It is work day in the Greene/Nichols van household so I am finally taking the time to update you all on our current shenanigans as I finish my breakfast and morning tea under the cloudy Washington sky. About a week and a half ago, we meandered into the Seattle area after some time in Olympia. We were fortunate enough to have been invited to stay with an old friend of Eli’s, Summer, who gave us a place to park our van-house and offered to show us around the city over the weekend. It was a very exciting moment as Eli and Summer reunited again after years of not seeing each other. There were big hugs and lots of reminiscing about school and old friends that went on into the night.
Our exploration of Seattle began the next day with our first stop at Troll Street, where we became acquainted with the Fremont Troll. In 1989, artists were tasked with the project of filling the space under the bridge with something imaginative and unique to reflect the Seattle culture. After seven weeks the troll came into being, complete with a dilapidated VW Beetle in his fist and a shiny hubcap eye. We joined a hoard of tourists who were crowded under the bridge for photos and tested our climbing skills as we scrambled up the troll’s head for a picture.
From there, we made our way to yet another uniquely Seattle experience, Gasworks Park; a 19 acre public park that sits on the coast of Lake Union. This is far from your average park though, as it is dotted with enormous industrial machinery from a bygone age. Walking up to it felt like entering a post apocalyptic movie. Rusted metal towers stood ominously against the city skyline with moss and vines creeping up their sides. It felt almost eerie to be in such a beautiful place, surrounded by a well manicured park and a shiny city skyline juxtaposed with these worn down mechanical remnants of an old oil factory. We explored the park, making sure to climb on as many giant gears and mechanisms as we could, and got an amazing view of the city skyline, a harbor, and the lake from the top of a massive hill, which we later rolled down.
From there, we made an attempt to see Pike Place Market but it was unfortunately closing up by the time we reached it. Instead, we settled for some dessert and a ride on The Great Wheel, a ferris wheel that dangles you out over the ocean on Pier 57. It was a bit unsettling but we did get some amazing views of the downtown area as the sun was setting. Afterwards, we got to enjoy some local performers who were participating in what seemed like a dueling wind instrument event, and they did not disappoint. These people were amazingly talented and fun to watch as they jammed out together and ran through the growing audience, clearly enjoying themselves and their music. It was nice to see the local music scene and to see people perform so passionately and have so much fun with what they were doing. I think it was a great example of what Seattle has to offer as far as the local scene is concerned.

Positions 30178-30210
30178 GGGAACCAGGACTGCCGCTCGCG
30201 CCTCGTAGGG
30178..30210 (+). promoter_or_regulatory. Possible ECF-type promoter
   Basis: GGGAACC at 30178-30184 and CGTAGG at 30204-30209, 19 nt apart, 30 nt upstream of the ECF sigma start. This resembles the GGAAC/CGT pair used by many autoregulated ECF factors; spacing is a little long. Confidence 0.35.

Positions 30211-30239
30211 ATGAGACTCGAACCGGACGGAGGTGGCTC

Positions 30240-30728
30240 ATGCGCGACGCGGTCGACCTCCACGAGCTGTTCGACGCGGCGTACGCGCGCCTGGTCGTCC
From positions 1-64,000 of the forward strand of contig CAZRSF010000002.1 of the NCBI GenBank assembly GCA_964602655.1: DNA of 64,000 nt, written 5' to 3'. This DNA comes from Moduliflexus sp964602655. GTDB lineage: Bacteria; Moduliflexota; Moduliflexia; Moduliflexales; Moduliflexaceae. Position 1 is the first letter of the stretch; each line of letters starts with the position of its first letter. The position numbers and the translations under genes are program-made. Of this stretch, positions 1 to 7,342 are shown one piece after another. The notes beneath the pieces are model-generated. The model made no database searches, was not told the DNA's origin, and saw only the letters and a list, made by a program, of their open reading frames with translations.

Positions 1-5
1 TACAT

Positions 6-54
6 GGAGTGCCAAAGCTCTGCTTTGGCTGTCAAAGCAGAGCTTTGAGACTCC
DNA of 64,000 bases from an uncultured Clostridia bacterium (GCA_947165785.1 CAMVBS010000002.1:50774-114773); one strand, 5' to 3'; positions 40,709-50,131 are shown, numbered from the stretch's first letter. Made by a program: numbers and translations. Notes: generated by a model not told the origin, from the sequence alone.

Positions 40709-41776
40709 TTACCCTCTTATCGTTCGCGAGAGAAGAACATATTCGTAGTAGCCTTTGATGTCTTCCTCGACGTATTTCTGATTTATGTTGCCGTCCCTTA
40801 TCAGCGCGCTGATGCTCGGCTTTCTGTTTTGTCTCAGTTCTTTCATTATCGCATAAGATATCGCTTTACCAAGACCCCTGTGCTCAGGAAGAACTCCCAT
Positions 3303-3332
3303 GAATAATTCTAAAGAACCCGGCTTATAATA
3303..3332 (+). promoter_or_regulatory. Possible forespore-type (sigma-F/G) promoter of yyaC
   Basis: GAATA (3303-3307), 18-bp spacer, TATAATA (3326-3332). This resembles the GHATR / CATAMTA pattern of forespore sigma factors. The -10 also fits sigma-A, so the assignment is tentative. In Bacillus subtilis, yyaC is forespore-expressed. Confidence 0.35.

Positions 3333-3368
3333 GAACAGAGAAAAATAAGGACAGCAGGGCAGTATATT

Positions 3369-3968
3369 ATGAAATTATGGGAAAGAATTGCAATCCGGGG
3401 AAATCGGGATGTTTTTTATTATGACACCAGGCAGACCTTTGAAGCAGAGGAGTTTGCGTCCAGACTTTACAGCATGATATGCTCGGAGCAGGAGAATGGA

After our great adventures, we decided on a movie night and all four of us (Summer’s boyfriend, Anthony, included) huddled into the van-house for some Teen Titans and Wanderlust. At one point we even broke out our camping stove for s’mores, which were a little too stale to enjoy but made for a funny memory. It was a great ending to a great day.
On Sunday Eli and I set off on our own to see how much we could fit into one day. I was determined to give Eli the full Pike Place Market experience since we didn’t get the opportunity yesterday so that was our first stop of the day. We bought a day pass for the bus and made our way into the cloudy city. Pike Place was in full swing when we arrived. Tourists crowded the vendor stalls that were filled with amazingly colorful peonies, crafts, fish (of course), and the most beautiful fruits and vegetables that I had ever seen. We spent hours wandering around and perusing book stores and spice shops, trying hard to remember that we have limited space in the van so buying one of everything would not be smart. We settled on a father’s day gift and some amazing chocolates before leaving to wander the city.
Seeing as it was a Sunday, we had some trouble finding things to explore later in the evening as storefronts and museums began to close their doors. We managed to find a couple things to enjoy, including a Microsoft store, Cow Chips Cookie Company, and my personal favorite, Spooked in Seattle. Down a dark stairway lies a wonderfully spooky little shop filled with all of my favorite things; skulls, bats, victorian era decor, and all things witchy. Spooked in Seattle is typically a museum/ ghost tour facilitator that offers psychic readings, paranormal investigations and tours, ghost hunting lectures, and even shotgun weddings for the more creepy inclined. Lucky for us, we arrived on the first Sunday of the month, meaning we got to enjoy the Metaphysical Market. Here local vendors got to sell their New Age type wares, such as stones, pendulums, and tarot cards. We also decided to partake in the Museum of Death, which ended up being a small, two room setup filled with Victorian postmortem photos, mourning attire, mortitian equipment, caskets, and skeletons. The rooms were dimly lit and painfully ominous so we were definitely feeling super creeped out. Eli won’t admit it but I firmly believe there were some ghostly presences lurking around, adding to the morbid atmosphere.
Our weekend in the city concluded with the museum so from there, we made our way back home. Luckily, we got to experience the nicer side of Washington weather but our time here is far from over, after a short journey into Olympic National Forest we will end up back here to see a few things that we didn’t get the chance to check out during our short time. But as always, everything is fine and we will update again soon.